Your business likely keeps both personal and confidential information, which could negatively impact your business if it got into the wrong hands. Your confidential information could include trade secrets or other intellectual property that would harm your business if a competitor had access to them. Personal information is any information that could identify a person, including:

  • names;
  • addresses;
  • IP information;
  • images; or
  • financial information.

You likely hold the personal information of both your customers and your employees. You will have legal and contractual obligations if you handle information of this nature. When you deal with personal information, you need to handle it according to privacy law. If you have confidentiality agreements with business partners, you need to observe your non-disclosure obligations. Therefore, you need to ensure you adequately secure any sensitive information of this kind. Look into available cybersecurity measures, and implement appropriate physical security, such as alarms and locking systems.

4. Be Clear About Who Has Access and Who Does Not

Leading on from the previous tip, you need to know who has access to your business’ records and who does not. Not only is this important for security purposes, but it also makes any fraud investigations easier if you can clearly identify who had access to your records.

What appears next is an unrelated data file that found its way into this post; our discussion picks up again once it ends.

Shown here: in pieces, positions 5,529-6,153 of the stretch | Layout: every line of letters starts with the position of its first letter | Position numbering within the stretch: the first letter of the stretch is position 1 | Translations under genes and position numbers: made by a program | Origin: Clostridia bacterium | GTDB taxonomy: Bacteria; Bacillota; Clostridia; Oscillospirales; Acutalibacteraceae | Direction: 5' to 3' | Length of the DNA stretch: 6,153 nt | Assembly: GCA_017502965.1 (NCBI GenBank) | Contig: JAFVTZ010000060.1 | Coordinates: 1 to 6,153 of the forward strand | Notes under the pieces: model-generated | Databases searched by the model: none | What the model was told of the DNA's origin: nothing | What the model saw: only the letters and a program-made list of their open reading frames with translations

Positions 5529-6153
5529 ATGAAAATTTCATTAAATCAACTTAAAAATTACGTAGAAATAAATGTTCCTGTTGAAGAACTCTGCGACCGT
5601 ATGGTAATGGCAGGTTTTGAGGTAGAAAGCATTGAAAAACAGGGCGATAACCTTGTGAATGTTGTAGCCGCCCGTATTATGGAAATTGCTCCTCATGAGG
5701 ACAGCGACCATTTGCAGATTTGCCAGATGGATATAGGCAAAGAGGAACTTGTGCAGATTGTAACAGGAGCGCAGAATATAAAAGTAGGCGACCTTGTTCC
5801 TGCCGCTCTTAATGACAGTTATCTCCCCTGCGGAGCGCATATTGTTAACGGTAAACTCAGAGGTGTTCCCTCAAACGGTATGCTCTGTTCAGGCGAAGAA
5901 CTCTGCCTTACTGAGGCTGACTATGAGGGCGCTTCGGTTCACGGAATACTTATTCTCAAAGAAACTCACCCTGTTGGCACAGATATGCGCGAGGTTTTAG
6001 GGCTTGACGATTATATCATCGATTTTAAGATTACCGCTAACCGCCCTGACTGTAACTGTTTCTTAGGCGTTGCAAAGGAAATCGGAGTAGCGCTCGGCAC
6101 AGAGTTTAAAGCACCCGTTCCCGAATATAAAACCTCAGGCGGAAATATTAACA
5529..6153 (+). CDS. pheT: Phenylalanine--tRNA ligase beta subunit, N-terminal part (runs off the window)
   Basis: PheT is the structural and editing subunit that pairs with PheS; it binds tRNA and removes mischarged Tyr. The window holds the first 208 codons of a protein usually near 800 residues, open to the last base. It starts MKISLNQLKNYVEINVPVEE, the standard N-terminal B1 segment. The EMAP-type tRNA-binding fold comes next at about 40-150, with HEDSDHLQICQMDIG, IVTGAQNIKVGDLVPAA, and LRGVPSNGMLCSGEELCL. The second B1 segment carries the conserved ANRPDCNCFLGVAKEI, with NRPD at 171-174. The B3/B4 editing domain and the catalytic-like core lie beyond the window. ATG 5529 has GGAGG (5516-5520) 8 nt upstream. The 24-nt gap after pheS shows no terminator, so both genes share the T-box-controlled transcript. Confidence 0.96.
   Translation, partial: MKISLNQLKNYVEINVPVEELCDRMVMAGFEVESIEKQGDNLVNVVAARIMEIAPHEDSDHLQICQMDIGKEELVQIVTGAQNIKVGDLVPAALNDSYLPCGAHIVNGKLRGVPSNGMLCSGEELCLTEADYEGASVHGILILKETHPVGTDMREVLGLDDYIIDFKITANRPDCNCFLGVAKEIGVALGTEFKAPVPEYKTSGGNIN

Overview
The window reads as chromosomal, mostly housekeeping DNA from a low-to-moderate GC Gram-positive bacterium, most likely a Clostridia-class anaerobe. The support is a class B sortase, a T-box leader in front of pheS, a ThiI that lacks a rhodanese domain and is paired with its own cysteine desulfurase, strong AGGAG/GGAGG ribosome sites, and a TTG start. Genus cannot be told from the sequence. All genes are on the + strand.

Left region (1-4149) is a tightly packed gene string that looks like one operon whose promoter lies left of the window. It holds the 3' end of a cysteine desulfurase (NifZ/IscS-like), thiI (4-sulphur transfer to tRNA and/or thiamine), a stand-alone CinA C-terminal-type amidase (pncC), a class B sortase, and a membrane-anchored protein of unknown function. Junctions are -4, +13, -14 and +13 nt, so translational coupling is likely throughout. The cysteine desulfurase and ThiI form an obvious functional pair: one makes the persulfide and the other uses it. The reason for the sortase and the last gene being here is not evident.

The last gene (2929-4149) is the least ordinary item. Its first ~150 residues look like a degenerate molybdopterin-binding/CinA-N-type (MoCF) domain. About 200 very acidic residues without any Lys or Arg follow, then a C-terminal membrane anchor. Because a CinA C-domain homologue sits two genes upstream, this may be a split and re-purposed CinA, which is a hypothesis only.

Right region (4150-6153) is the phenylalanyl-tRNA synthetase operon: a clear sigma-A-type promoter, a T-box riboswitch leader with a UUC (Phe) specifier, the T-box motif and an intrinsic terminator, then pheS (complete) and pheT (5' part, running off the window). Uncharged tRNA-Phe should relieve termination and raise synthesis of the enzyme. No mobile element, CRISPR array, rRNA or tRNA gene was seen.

For example, an indication of fraud or other criminal dealings includes inaccurate asset valuations or transfers. If you can identify who in your business has access to this area, your investigation is much easier.

If you limit who has access to personal or confidential information, you can reduce the chances of a security breach. However, there are certain records that individuals have a legal right to see. Your employees have the right to see what information you have about them, and you need to show them their files if they ask. You can only share an employee’s records with another employee if you have a lawful business reason, such as giving wage information to the person in charge of wages. Additionally, you need to ensure you have appropriate procedures to handle requests to access personal information.

Key Takeaways

Organised and up to date record-keeping is essential for any business. However, your business can fall behind on these obligations if you are not careful. If you would like more information or help with efficiently keeping personnel files and other records, contact LegalVision’s regulatory and compliance lawyers on 0800 005 570 or fill out the form on this page.

Frequently Asked Questions

How long do I need to keep business records?

Most business records you need to keep for at least seven years. However, it is a good idea to keep records for at least 15 years, as this is the longest a person can wait before making a legal claim against your business in some cases.

What business records do I need to keep?

You need to keep records of important financial/accounting information, such as income and expenses. You also need to keep employee records.

What is personal information?

Personal information refers to any kind of data that can identify a living individual. Examples include names, email addresses, or photographs.